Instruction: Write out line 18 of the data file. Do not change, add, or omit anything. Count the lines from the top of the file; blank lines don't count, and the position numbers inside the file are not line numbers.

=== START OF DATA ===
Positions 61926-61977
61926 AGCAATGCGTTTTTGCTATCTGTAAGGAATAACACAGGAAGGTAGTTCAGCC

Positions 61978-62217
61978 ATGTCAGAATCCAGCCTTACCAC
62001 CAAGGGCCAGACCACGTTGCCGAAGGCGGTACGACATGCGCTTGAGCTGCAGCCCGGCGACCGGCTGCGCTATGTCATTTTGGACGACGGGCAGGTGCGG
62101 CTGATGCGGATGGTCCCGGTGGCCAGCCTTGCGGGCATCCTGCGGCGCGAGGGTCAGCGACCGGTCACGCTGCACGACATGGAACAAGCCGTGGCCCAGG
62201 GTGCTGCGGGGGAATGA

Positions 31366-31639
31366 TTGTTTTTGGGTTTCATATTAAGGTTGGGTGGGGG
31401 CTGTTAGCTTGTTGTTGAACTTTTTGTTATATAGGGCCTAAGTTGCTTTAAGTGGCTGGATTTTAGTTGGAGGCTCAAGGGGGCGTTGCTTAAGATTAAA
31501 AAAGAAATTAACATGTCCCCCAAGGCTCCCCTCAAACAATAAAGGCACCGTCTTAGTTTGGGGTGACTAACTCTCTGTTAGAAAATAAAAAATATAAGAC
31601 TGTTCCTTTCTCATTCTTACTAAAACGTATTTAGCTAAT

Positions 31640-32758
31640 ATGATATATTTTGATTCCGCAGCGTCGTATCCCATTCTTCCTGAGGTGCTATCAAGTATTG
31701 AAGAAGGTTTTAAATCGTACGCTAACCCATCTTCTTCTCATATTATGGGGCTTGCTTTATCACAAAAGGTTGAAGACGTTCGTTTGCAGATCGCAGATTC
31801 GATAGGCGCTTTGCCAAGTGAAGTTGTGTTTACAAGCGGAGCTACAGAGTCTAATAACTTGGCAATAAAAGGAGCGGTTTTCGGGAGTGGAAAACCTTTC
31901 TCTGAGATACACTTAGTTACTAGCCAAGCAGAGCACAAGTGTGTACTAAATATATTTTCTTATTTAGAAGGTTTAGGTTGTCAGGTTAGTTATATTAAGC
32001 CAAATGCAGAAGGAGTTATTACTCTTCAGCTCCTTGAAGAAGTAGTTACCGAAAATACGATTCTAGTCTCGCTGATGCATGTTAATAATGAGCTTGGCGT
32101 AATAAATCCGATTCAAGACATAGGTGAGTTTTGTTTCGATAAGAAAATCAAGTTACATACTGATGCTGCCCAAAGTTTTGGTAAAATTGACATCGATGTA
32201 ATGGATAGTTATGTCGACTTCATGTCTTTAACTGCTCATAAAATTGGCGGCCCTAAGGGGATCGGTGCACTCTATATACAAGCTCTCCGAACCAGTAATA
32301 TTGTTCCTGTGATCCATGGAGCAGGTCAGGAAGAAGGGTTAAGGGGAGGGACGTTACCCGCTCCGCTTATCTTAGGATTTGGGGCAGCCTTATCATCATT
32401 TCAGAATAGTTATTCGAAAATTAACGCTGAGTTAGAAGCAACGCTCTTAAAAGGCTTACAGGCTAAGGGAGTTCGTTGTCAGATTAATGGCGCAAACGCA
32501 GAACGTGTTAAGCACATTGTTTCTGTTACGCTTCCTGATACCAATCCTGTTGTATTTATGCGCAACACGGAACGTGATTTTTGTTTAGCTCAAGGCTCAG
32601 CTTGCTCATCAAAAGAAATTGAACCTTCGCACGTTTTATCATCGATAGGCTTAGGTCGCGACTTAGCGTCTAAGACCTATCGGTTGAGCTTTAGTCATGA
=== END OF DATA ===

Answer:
32001 CAAATGCAGAAGGAGTTATTACTCTTCAGCTCCTTGAAGAAGTAGTTACCGAAAATACGATTCTAGTCTCGCTGATGCATGTTAATAATGAGCTTGGCGT